Emily Dao sits cross-legged on the floor of the Delta Zeta house constructing a gingerbread house with a group of her sorority sisters. While she artfully paints a pink heart on the cookie roof and dots it with Wildberry Skittles, the girls gossip about guys, exams and the upcoming winter break.
Half the candies never make it to the house, though, and Emily takes spoonfuls of Betty Crocker rainbow icing in between giggles.
"My whole stomach is M&Ms and Skittles right now," she says, glancing up at a TV playing "The Holiday."
Armed with her solar-bright smile and confetti-sweet laugh, Emily, 20, enjoys such precious moments with her closest friends, but she's afraid too few nights like this remain.
Barely a month ago, doctors told the Fairfax native the stomach pains she'd been experiencing for almost 28 weeks had been caused by the uncontrollable growth of a tumor five inches in diameter that was blocking her colon. She has been diagnosed with stage IV colon cancer that has metastasized to her liver and lungs.
Emily shrieks as she notices the gingerbread house beginning to topple. She and her friends struggle to keep the building from sliding under the pressure of the thick layer of icing and candy on the roof. They prop up one side using a Milk Duds box as a support.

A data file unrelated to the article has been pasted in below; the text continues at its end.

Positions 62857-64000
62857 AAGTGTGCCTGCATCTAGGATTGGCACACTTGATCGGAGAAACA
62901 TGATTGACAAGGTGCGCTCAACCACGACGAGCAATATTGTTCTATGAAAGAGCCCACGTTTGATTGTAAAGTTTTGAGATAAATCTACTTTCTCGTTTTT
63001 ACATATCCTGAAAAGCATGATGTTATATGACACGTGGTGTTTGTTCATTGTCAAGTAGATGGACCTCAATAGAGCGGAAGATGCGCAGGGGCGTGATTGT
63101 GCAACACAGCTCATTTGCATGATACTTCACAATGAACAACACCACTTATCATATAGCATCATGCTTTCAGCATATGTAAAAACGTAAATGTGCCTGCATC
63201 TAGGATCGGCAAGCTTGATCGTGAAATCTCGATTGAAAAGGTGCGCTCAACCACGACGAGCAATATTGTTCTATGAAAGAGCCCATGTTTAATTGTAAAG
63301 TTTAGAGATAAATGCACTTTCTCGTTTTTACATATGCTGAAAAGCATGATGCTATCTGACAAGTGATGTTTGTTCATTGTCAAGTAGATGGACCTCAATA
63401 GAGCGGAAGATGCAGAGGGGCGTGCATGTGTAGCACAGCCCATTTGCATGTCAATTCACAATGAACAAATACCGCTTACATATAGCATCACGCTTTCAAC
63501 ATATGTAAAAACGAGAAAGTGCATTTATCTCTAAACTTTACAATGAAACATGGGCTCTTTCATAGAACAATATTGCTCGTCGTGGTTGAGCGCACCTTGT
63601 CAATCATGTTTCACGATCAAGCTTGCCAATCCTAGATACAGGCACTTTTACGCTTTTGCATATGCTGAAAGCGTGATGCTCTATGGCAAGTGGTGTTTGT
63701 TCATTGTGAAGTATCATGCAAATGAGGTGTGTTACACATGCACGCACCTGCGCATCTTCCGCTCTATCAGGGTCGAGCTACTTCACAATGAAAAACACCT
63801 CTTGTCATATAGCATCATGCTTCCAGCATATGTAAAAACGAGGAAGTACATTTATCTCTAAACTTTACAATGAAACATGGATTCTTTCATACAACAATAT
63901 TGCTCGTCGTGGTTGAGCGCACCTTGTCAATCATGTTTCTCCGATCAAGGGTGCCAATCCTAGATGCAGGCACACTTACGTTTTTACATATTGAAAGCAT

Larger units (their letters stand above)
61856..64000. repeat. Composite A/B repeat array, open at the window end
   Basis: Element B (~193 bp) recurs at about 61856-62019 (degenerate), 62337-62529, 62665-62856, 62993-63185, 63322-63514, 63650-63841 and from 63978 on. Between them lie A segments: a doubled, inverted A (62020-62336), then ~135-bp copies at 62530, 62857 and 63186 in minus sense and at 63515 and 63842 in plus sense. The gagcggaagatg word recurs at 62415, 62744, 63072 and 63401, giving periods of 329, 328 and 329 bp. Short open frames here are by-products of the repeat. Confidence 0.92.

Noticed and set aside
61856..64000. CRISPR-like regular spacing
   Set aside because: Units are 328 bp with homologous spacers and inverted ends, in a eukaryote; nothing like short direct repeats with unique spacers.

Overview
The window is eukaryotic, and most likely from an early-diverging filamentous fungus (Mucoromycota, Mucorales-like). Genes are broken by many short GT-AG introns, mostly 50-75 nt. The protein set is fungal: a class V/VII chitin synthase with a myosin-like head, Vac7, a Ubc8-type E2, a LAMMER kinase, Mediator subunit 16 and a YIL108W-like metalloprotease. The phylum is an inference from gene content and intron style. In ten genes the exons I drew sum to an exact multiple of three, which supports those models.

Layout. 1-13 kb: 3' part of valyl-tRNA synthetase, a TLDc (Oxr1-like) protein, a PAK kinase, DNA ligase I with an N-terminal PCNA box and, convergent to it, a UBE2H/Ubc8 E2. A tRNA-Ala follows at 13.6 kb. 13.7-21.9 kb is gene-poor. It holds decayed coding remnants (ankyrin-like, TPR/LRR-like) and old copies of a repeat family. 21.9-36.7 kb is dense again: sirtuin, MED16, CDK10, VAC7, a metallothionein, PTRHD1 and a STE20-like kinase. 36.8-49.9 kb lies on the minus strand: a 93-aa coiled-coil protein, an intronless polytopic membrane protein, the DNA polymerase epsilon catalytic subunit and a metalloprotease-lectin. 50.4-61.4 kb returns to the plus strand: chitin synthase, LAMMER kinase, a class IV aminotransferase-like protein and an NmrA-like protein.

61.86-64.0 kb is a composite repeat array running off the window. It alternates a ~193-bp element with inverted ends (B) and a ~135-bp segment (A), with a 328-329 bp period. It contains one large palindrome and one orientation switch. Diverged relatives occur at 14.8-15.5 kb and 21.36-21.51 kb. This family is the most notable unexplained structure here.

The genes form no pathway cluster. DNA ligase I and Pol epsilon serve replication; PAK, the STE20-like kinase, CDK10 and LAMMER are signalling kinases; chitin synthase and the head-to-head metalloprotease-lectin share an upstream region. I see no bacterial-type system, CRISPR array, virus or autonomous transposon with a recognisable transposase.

"I think it's working," Emily says.
After a few minutes waiting for the icing to set, the building appears to stand stable under its own sugary weight. Emily subtly grimaces, scratching underneath her gray sweater at her lower left abdomen, close to where a patch releases Fentanyl, a pain-reducing drug about 80 times more potent than morphine.
"How many DZs does it take to make a gingerbread house?" Emily asks, as she begins to count the girls in the room. "It took seven DZs two hours."
The gingerbread house is complete, and all the girls laugh at Emily's joke. It's her last night at Tech before she heads home for a job interview and a PET-scan in the morning. All the girls in the Delta Zeta sorority are aware their friend is gravely ill. But the topic of conversation that night never strays toward cancer. They all know what Emily's doctors have told her. She is too far along. There is little they can do to stop it.
Close to midnight some of the girls talk about getting ready for bed, but they stay in the room regardless, reluctant to leave Emily's buoyant presence.
In recent weeks Emily has had to face a mortal decision. Her doctors have explained if she foregoes chemotherapy she would have two to three months to live based on the late stage of her cancer. With chemo, she may expect anywhere between six and 12 months.
Would she do as her doctors suggested, taking some time to herself in order to travel the world? Or should she undergo agonizing chemotherapy for the next six months and be surrounded by her friends and family?
"I love you guys," Emily says to the girls around her.